Originally published in Eleusis, n. 4, pp. 31-39, 1996
ORIGINAL DESCRIPTION: Bot.Mus.Leafl.Harv.Univ., 1962, 20(3): 75-6.
Amended: Emboden, Narcotic Plants (2 Edition revised and enlarged), 1979: 93-4. Amended: Reisfield, SIDA Contributions to Botany, 1993, 15(3): 349-366.
VERNACULAR NAMES: Mazatec: Ska Pastora, Ska María Pastora; Náhuatl: pipiltzintzintli; Spanish: Hojas de la Pastora, Hojas de María Pastora, La Hembra; English: Leaves of the Shepherdess, Leaves of Mary Shepherdess, Sage of the Seers, Diviners' Sage.
DISTRIBUTION: Endemic to the Mazatec zone of the Sierra Madre Oriental of the Mexican state of Oaxaca.
ECOLOGY: On black soil in ravines close to primary or secondary cloud forest and tropical evergreen forest, 300-1800 m elevation; flowering sporadically from September to May.
BOTANICAL DESCRIPTION: Perennial herb, 0.5-1.5 m tall, flowering stems 1-2(-3) m tall. Stems hollow, quadrangular, flanged angles, hirtellous, green, translucent and crisp. Leaves opposite, elliptic to ovate, apex acuminate to caudate, base attenuate, 10-25(-30) cm long, 5-10 cm wide, glabrous above, below glandular-punctate, irregularly serrate or crenate-serrate margins. Racemes erect, simple, 30-40 cm long, internodes 2-4 cm; cymules having 3-6(-12) flowers; rachis hirsute, glabrate. Bracts ovate, concave, sessile, basally rounded, apex acuminate-caudate, 1-2(-3) cm long, 0.6-1 cm wide, tardily deciduous, mainly violet. Pedicels hirsute, slender, straight, violet, 4-9 mm long. Calyx with subequal lips, 10-12 mm long, glabrate to glandular-puberulent, violet; upper lip 1.5 mm long with 3 major veins. Corolla 28-32 mm long, sigmoid, densely villous with translucent multicellular hairs 0.5-2 mm long, white, glabrous within, lips becoming tinged with blue in age; tube 19-22 mm long, 2 mm high, 1.5 mm wide at narrowest near throat; galea 8-9(-10) mm long; lower lip cupped, 5 mm long and 7 mm wide when flattened, middle lobe emarginate. Stamens glabrous, white, slightly arcuate, 15-16 mm long, rudders 10-11 mm long, entire, anthers 2 mm long; pollen white. Style 27-32 mm long, densely bearded below stigma, white. Gynobase horn 3 mm long, 1.2 mm wide, white, glabrous. Nutlets 1.8-2 mm long, 1(1.2) mm wide at maturity, dark brown, unknown in wild collections [From amendment by Reisfield 1993].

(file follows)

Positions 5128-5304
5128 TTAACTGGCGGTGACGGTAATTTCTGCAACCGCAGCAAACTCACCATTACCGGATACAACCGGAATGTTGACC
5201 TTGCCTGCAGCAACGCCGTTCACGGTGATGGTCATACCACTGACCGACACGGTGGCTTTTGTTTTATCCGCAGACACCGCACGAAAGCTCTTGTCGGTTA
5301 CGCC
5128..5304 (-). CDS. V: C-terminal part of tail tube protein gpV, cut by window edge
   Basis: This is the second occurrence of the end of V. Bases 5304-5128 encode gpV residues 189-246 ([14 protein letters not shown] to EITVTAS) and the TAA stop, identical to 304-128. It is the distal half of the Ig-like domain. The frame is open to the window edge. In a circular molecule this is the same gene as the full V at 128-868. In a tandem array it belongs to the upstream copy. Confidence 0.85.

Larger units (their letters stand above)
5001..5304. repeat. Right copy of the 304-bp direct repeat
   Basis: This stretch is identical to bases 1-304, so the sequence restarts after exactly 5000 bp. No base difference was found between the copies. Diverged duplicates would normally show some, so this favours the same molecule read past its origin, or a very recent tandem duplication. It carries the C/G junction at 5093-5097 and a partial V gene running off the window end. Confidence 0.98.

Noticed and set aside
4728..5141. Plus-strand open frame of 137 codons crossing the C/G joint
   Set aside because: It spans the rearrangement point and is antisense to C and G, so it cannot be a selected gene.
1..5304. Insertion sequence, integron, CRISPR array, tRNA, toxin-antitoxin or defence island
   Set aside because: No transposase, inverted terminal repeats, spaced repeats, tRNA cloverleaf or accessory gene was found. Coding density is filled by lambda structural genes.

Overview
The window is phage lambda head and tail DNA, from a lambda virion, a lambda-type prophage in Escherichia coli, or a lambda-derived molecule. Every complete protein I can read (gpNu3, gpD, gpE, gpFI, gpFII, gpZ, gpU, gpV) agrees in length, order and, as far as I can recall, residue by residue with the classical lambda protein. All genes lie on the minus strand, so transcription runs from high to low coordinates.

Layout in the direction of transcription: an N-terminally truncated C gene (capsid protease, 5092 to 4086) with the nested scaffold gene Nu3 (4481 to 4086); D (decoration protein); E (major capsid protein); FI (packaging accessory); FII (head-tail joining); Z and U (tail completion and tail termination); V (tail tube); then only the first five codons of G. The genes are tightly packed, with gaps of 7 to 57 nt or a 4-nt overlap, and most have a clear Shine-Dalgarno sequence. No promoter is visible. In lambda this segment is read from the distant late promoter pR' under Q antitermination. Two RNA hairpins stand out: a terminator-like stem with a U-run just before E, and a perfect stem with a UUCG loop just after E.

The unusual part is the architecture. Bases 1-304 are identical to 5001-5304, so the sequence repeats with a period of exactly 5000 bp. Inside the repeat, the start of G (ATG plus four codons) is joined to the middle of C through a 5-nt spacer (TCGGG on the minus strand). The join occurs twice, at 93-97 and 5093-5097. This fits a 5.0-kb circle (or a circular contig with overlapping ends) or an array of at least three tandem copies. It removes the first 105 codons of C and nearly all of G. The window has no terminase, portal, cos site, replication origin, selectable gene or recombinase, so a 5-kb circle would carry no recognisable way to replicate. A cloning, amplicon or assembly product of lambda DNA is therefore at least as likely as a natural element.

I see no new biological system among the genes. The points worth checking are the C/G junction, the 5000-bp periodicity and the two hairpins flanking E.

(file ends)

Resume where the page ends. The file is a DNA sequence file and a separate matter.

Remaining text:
BOTANICAL OBSERVATIONS: The scientific name of the genus comes from Latin salvus = safe; the specific name "which means "of the seers", refers to the curious use to which the plant is put by the Mazatec Indians", to wit, as a shamanic inebriant or entheogen in divination, especially of the causes of illness (Epling & Játiva-M. 1962; Wasson 1962). Unfortunately, the original type description (collected by A. Hofmann & R.G. Wasson 8 September 1962 in San José Tenango, Oaxaca, México; Herb.Univ.Cal., Los Angeles; duplicate in Econ.Herb.Oakes Ames) was in error regarding corolla color ("cyanearum" or cyan-blue), which was amended to "pure white" by Emboden in a popular book (Emboden 1979); then more fully amended by Reisfield, who described reproductive parts in detail, including the nutlets, noting that the corolla "lips become tinged blue with age" (Reisfield 1993). This amendement as to corolla color was unfortunately not before three separate color paintings of the plant had been published, mistakenly showing it with cyan-blue corollas. The first was by Frances Runyan as Plate 50 in the first edition of Emboden's Narcotic Plants (Emboden 1972) (in the second edition Emboden amended the description and replaced the erroneous painting with a close-up color photograph of the decidedly white flowers as Plate 40) (Emboden 1979). There were also two separate color paintings by Harvard Botanical Museum artist Elmer W. Smith depicting the flowers as cyan-blue. The first was in Richard Evans Schultes' 1976 Hallucinogenic Plants, which even depicted an enlarged, all-blue flower (Schultes 1976); the error being repeated in the French (Schultes 1978) and (pirated) Spanish translations (Schultes 1982). Finally, in their 1980 poster Plant Hallucinogens, illustration No. 23 likewise depicted S. divinorum with blue corollas (Schultes & Smith 1980). Suprisingly, for such a rare plant, two additional color paintings have been published, correctly depicting the flowers as white: by F. Lucerne Coray on page 55 of Schultes' and Halbert Hofmann's coffee-table book Plants of the Gods (Schultes & Hofmann 1979) and by D.D. Dowden in S. Foster's Herbal Bounty (Foster 1984)! Besides this plethora of color paintings of an obscure plant, there have also been published two different botanical illustrations, by John Stanwell-Fletcher (Schultes 1967; Stafford 1977) and Irene Brady (Mayer 1977; Schultes 1972; Schultes & Hofmann 1973), plus many black-and-white photographs of the plant (Díaz 1975; Valdés et al. 1983, 1987a; Wasson 1963, 1966), and a sketch (Heffern 1974), and the above-cited color photograph.